Sestrin 3 gene regulates convulsions in epilepsy

MRI brain scan that shows the temporal lobe. An analysis of 129 people with temporal lobe epilepsy and found that genetic control of convulsions was due to a single gene, Sestrin 3 (SESN3)

Epilepsy has a strong genetic component and susceptibility to the disease is influenced by hundreds of genes. Now, researchers have used a ‘systems genetics’ approach to determine how these genes work together to cause epilepsy[1]
.

The team analysed hippocampal brain tissue samples from 129 people with temporal lobe epilepsy and found that genetic control of convulsions was due to a single gene, Sestrin 3 (SESN3). Furthermore, in a zebrafish model of epilepsy, knockdown of this gene led to attenuated seizures and reduced expression of proconvulsive molecules.

The study provides the first evidence of a function for SESN3 in disorders of the human brain and offers hope that disease-modifying therapies can be developed for epilepsy, write the researchers in Nature Communications.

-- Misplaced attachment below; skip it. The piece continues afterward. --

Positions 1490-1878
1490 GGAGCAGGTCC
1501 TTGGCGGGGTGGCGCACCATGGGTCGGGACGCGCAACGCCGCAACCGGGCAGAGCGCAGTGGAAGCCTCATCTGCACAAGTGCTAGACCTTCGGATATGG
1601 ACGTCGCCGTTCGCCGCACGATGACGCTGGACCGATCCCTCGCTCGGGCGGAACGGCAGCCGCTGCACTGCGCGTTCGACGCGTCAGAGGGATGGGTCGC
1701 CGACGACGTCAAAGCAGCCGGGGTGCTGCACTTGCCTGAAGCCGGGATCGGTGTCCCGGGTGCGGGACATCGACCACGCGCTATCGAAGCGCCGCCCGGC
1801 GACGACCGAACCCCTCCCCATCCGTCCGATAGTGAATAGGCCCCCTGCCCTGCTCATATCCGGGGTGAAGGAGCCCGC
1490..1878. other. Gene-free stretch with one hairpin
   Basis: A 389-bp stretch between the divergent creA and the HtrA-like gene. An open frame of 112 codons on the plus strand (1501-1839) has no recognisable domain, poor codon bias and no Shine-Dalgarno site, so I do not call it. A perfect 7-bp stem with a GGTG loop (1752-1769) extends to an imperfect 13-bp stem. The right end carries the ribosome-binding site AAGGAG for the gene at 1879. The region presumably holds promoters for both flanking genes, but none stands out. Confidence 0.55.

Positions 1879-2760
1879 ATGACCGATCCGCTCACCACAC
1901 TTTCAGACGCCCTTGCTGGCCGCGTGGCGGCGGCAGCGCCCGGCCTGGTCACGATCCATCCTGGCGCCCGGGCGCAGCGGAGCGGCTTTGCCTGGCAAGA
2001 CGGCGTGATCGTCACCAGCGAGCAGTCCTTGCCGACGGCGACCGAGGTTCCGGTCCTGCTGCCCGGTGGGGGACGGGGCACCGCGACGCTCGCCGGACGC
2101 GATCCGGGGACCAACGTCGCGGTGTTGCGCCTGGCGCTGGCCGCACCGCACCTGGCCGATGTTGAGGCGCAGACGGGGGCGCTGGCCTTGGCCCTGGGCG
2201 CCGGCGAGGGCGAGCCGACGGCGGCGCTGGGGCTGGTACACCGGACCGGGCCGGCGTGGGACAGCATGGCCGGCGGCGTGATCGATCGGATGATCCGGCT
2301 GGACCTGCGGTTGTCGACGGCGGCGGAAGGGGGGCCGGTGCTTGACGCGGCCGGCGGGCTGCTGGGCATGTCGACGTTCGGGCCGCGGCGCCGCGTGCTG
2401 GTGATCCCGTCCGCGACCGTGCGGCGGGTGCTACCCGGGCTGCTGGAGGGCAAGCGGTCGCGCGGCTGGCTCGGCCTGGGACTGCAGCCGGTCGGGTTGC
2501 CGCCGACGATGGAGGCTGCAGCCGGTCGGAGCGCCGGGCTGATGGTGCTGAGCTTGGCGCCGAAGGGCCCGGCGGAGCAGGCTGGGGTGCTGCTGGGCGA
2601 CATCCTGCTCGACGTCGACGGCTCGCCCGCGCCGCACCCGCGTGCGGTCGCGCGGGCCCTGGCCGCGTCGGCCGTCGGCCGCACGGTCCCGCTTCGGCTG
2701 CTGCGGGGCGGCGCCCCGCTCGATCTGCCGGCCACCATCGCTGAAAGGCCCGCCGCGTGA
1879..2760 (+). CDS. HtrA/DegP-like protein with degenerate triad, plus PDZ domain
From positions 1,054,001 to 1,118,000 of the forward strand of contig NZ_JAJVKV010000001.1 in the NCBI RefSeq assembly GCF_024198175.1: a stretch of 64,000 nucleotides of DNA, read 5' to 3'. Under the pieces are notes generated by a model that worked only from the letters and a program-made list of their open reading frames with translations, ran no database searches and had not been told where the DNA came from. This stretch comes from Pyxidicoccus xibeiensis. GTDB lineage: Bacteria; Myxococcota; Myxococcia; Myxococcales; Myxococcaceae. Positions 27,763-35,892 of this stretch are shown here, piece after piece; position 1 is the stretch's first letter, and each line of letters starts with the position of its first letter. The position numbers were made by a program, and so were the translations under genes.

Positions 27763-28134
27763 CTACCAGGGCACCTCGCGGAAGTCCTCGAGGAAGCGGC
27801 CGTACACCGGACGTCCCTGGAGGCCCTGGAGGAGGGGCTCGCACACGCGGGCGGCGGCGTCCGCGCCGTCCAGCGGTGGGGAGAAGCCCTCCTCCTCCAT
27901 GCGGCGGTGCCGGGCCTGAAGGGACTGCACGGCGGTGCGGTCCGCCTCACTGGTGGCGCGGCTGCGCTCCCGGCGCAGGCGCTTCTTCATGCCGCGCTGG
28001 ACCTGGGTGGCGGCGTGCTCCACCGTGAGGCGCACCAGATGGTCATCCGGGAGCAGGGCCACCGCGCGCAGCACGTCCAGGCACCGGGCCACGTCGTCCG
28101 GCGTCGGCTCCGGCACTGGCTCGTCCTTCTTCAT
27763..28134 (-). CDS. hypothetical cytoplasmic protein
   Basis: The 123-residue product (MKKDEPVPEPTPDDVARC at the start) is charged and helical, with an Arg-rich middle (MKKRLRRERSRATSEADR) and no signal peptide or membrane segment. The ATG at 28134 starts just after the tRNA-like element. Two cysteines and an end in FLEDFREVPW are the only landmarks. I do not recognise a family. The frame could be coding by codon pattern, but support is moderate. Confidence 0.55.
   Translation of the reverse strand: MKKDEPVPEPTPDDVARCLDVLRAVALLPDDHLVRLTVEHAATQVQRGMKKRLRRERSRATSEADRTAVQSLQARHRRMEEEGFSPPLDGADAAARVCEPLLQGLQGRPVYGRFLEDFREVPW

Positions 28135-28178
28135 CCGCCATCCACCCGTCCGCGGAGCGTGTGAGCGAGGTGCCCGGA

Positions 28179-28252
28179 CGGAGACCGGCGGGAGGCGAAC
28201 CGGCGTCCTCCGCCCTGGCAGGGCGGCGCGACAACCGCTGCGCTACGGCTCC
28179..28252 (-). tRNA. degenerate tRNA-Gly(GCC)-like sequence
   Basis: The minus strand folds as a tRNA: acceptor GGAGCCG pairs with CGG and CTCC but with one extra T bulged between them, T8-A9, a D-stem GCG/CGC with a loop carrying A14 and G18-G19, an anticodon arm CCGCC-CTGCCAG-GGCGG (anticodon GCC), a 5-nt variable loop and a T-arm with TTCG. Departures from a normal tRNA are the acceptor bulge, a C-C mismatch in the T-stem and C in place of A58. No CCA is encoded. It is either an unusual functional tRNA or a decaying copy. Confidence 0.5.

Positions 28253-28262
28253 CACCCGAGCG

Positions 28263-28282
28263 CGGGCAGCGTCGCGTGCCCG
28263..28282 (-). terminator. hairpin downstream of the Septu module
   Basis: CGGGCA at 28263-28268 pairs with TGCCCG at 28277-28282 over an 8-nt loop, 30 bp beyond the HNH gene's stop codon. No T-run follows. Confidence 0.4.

References

[1] Johnson MR, Behmoaras J, Bottolo L et al. Systems genetics identifies Sestrin 3 as a regulator of a proconvulsant gene network in human epileptic hippocampus. Nature Communications 2015; 6:6031. doi: 10.1038/ncomms7031.

Last updated
Citation
The Pharmaceutical Journal, PJ, 7 February 2015, Vol 294, No 7848;294(7848):DOI:10.1211/PJ.2015.20067753